This blog post deals with digitizing your library of paper music.
So you have made the decision to digitize all your music!
- It could be because you are tired of lugging around folders/binders of paper;
- It could be that you need to find a piece of music quickly and searching through the folders/binders is too slow;
- It could be that at the end of each concert or gig you are faced with the task of putting all the music back in the correct place in the folders/binders;
- It could be that you are fed up trying to keep a music books open at the right page;
- It could be you are having to use rubber bands, bulldog clips and magnets to hold your music on the stand;
- It could be that your eyesight is not what it used to be and reading paper music is becoming a bit of a strain.
Whatever your reason you are faced with quite a task. You need to digitize your music. Let’s say you have chosen Power Music Professional as your music management system. So how should you go about this task? Assuming you don’t have electronic copies of the music already in the form of PDF files, then you are faced with scanning the paper music.
Conventional, flat-bed scanners are brilliant for scanning the odd photo or document, but they have a number of drawbacks when it comes to bulk scanning. I do know of one Power Music user who digitized over 50,000 pages of organ music using a commercial digital photocopier with a sheet feeder, but this involved dismantling each book of music to put it in the sheet feeder!
Getting your books of music to lie flat on the scanner is an issue, the speed of scanning is another and the time taken to manually turn the pages and re-position the page is laborious. Another issue is that some music books – particularly older music – are larger than A4 so unless you purchase, or have access to an A3 scanner, you are faced with scanning each page in 2 parts and joining the parts together with image editing software. Enough to put anyone off the whole task.
Good news! Doc Scanners
An alternative scanning solution is now available – it’s called a doc scanner (or sometimes called a live scanner). These scanners were originally developed for rapid scanning of documents like invoices and reports in a business environment but they are the ideal solution for scanning music. These clever little devices simply plug into the USB port of your PC. You get a live preview – allowing you to adjust the position of the music and capture (scanning) is instantaneous. Basically you can scan in music as fast as you can turn the pages!!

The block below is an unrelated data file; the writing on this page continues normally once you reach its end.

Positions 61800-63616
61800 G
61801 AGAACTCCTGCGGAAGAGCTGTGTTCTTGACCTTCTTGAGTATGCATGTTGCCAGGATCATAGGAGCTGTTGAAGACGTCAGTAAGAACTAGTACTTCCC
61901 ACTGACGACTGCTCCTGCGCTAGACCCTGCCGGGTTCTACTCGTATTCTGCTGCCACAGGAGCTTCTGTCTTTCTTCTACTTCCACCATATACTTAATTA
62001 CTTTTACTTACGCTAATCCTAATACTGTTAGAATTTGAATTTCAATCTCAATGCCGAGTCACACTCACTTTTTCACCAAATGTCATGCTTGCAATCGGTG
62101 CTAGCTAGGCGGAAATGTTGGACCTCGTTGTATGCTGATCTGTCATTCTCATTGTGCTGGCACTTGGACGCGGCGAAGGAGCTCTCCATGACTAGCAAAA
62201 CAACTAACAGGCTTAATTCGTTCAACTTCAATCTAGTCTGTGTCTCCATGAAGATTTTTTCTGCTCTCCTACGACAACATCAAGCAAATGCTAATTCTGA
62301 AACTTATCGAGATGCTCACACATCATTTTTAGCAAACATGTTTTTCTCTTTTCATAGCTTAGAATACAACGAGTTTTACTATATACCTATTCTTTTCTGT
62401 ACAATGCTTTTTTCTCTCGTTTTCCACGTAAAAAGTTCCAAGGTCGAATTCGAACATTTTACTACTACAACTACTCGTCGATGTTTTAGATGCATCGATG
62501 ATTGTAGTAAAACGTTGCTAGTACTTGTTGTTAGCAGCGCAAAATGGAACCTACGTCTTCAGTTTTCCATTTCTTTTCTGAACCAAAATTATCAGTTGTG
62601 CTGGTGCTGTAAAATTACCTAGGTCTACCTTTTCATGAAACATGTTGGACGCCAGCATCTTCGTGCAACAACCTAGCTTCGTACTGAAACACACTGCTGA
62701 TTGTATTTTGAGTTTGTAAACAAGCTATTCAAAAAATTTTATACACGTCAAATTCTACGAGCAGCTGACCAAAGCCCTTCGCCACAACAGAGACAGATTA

Here’s a video of me using one of these scanners with Power Music Professional. We have improved the software in Power Music Professional since this video was shot but the operation is the same. For more info about this scanner click here
Hints & tips for scanning
Resolution, colour depth and file size – these 3 things are intrinsically linked:
- The higher the resolution the larger the file size.
- The higher the colours depth (gray scale v full colour) the larger the file size.
The file size matters for 2 reasons:
- If you have a very large file representing a page of music – over 1MB per page, then the time it takes to load the page, when page turning, gets longer.
- You are taking up more space on the hard drive of the PC.
When displaying music onscreen, there is no advantage in using a resolution greater than about 150dpi. Most screens have a resolution lower than this. So don’t be tempted to scan in your music at 1200dpi thinking it will display at a better quality. All you will do is create large files making the page turning slower and waste space. Also colour is not normally needed when scanning music – grey scale scanning is perfectly adequate.
Editing the scan – brightness, contrast, cropping, deskewing:
When scanning music, as well as having to crop the area you want and perhaps doing some fine rotation* (deskewing), you should try experimenting with levels of brightness and contrast. Particularly when scanning music printed on very thin paper or older music where the paper has become discoloured. The software in Power Music Professional lets you do all these things and one clever feature is a “macro” style button. You can apply any number of these edits to a scan and then “replay” all the edits on subsequent scans using the “Redo scan and add” button.
* As you probably know we are from Scotland. When we were over in LA at NAMM last year, demonstrating Power Music, in the course of my demo of the editing features of the scanning software I said “… and if the music has been scanned in a wee bit squinty, you can deskew it automatically.” The puzzled looks on the faces of the people listening was amusing. Obviously some of the very descriptive Scottish words should be left out of my demos!! More about “squinty”
This can be an issue when using flatbed scanners. If you scan a book which is not flat in a flatbed scanner you get this happening:
Whereas using the doc scanner the shadow is less of an issue:When using the doc scanner, you will need to be careful if you have very strong ambient light, that you don’t get shadows across the music. An even spread of light is what is required. You will also notice the doc scanner scans a larger area than the A4 flatbed. You can even increase the scanning area by raising the doc scanner like this:
Raising the scanner will result in a scan area of almost A3 size:
(Note: I have deliberately lowered the quality of the images in this post as this is copyright material.)
Ahh!! – I have used the “c” word. So what about copyright???
Making sure you are not doing anything that breaks copyright law depends on many things – the country you are in, the age of the music, who owns the engraving, etc…
If you are using worship music in the UK (and USA) then your first port of call is CCLI (Christian Copyright Licensing International). So it’s really up to you 🙂